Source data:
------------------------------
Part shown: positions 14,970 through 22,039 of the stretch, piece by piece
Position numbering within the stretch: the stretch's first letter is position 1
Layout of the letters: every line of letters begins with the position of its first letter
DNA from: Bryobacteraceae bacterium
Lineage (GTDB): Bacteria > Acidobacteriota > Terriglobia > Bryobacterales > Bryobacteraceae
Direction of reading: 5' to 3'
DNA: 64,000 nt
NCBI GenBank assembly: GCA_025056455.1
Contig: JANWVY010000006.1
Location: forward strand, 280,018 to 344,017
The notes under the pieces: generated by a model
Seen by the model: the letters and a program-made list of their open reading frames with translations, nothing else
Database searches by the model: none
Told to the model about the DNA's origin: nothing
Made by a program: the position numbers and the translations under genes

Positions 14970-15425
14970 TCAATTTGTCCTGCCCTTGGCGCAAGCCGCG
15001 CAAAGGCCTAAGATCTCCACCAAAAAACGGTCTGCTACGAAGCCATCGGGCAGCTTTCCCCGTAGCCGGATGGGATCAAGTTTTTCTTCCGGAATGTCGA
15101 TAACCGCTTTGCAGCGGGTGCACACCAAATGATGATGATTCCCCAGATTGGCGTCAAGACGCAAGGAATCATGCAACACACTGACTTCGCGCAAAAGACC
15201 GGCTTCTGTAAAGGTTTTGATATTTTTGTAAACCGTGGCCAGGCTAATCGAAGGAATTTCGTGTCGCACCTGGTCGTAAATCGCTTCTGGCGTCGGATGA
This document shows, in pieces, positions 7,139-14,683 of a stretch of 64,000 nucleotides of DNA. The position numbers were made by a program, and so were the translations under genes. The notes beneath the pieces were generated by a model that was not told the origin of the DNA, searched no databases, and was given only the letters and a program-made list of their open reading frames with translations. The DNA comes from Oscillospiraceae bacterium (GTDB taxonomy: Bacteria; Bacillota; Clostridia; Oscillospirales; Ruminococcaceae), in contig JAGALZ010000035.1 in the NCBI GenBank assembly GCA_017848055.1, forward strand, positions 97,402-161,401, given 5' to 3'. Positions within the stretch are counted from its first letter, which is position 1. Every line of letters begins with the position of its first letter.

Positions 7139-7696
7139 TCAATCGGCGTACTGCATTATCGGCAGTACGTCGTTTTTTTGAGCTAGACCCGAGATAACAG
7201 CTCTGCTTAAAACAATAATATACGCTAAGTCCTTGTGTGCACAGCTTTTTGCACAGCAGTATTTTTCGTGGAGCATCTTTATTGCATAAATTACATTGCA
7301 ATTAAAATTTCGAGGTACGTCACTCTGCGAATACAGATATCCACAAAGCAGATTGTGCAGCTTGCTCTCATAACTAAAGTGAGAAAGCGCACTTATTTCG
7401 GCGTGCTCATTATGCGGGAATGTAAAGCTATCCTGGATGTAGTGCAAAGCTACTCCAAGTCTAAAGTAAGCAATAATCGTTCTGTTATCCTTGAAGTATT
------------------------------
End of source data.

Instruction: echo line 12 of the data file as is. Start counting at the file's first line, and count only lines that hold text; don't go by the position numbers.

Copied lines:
Seen by the model: the letters and a program-made list of their open reading frames with translations, nothing else